1. Establish a vision on defense: Tim Beckman's background is on defense, but his team has struggled to consistently stop anyone during his Illini tenure. Illinois has finished last in the Big Ten in rush defense in each of the past two seasons, allowing nearly 240 rush yards per game in both years. Beckman could hire a co-defensive coordinator to assist Tim Banks, who has been the sole coordinator since 2012. Whatever Beckman decides, his defense needs to have a clear vision and identity. There is some talent and experience there with players like Mason Monheim, Jihad Ward and V'Angelo Bentley, but a unit that can't stop the run in the Big Ten has no chance.

2. Get Wes Lunt healthy and on track: Lunt had 1,569 pass yards and 11 touchdowns in his first five games with the Illini, but he wasn't the same after returning from a broken leg. The sophomore quarterback had just one touchdown pass, struggled with his accuracy, and couldn't stretch the field in his final three appearances. It's important that Lunt gets back to 100 percent and re-establishes the rhythm he had in September. He's still the team's best quarterback option. Illinois' offense will be its strength with weapons like Mikey Dudek, Josh Ferguson, Geronimo Allison, and Malik Turner back in the fold. If Lunt recaptures his early form, the Illini will be tough to stop this fall.

3. Make special teams a strength: Beckman said the special teams units he inherited at Illinois were "as bad as there was in this country, probably." The improvement hasn't been sufficient, as he fired special teams coach Tim Salem after the season. Illinois needs to identify a reliable kicker -- David Reisner and Taylor Zalewski combined to go 9-for-17 on field-goal attempts in 2014 -- and replace standout punter Justin DuVernois. The Illini boast one of the Big Ten's top returners in Bentley, but coverage teams need to be upgraded. Illinois simply isn't good enough elsewhere to have the kicking game hold it back.
The Big Ten went 8-5 in Week 2, and we learned some things in the process. Brace yourself; this won't be pretty.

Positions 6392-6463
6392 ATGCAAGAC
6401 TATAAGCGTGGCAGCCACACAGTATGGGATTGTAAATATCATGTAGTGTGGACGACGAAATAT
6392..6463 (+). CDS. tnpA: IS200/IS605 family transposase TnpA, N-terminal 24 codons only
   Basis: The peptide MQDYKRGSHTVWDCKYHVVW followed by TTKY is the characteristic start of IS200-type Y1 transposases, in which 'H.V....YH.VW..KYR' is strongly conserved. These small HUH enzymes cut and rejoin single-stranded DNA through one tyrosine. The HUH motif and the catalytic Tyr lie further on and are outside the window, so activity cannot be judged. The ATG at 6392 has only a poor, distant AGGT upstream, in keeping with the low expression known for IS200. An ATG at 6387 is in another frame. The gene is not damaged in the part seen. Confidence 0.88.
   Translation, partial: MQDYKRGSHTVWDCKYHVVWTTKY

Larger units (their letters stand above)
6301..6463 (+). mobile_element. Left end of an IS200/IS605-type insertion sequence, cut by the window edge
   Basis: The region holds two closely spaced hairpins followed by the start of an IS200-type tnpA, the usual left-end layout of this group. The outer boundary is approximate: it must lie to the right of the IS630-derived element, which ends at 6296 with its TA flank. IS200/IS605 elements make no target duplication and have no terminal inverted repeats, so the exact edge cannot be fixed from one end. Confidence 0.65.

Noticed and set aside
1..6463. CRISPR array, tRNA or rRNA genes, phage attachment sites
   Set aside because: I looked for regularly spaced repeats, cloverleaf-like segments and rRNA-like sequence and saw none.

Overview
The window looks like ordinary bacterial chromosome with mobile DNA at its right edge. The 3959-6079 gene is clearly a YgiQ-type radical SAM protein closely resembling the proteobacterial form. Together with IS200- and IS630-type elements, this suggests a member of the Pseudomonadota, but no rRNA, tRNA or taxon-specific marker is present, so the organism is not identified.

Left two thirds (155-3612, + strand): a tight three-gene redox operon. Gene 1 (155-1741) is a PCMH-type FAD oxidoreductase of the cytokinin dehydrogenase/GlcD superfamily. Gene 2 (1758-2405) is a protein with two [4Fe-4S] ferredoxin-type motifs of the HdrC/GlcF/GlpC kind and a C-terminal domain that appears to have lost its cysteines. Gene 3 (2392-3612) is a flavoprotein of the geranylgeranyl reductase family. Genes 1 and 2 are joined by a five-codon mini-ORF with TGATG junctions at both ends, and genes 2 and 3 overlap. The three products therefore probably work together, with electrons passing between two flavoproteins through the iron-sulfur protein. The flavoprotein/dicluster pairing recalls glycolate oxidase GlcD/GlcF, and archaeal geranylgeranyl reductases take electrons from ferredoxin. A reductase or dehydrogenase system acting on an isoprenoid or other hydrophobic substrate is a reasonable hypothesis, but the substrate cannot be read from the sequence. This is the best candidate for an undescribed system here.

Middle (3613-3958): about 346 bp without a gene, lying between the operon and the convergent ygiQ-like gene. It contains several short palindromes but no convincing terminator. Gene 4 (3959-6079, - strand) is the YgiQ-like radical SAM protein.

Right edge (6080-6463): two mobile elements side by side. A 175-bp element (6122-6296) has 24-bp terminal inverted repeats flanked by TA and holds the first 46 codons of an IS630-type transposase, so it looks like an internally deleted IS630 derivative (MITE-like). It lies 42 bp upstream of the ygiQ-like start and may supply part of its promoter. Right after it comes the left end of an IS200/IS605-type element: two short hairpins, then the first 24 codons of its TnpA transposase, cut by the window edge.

[+] EnlargeAmeer Abdullah
Bruce Thorson/USA TODAY SportsAmeer Abdullah's heroics helped Nebraska escape what would have been an embarrassing loss to McNeese State.
1. The Midwest misery index is at an all-time high: Don't completely count out the Big Ten from the College Football Playoff; we're a long, long way until the first Sunday in December, after all. But the road to getting a team in the four-team field became extremely difficult after a disappointing and dispiriting Week 2 showing by the conference. In the three marquee night games, Michigan State lost by 19 points to Oregon, Michigan got embarrassed in a 31-0 shutout at Notre Dame and Ohio State lost by 14 at home to an unranked Virginia Tech squad. Meanwhile, Nebraska needed Ameer Abdullah's heroics in the final minute just to squeak past FCS McNeese State, and Iowa had to pull off a huge comeback to escape at home against Ball State. Two other MAC teams took down Purdue and Northwestern (Central Michigan and Northern Illinois, respectively). This is as bad a weekend as the Big Ten has had since Week 2 in 2012, and the league was supposed to be improved this season. Instead, it took another savage beating in terms of national perception, with almost no opportunities to turn that around the rest of the regular season.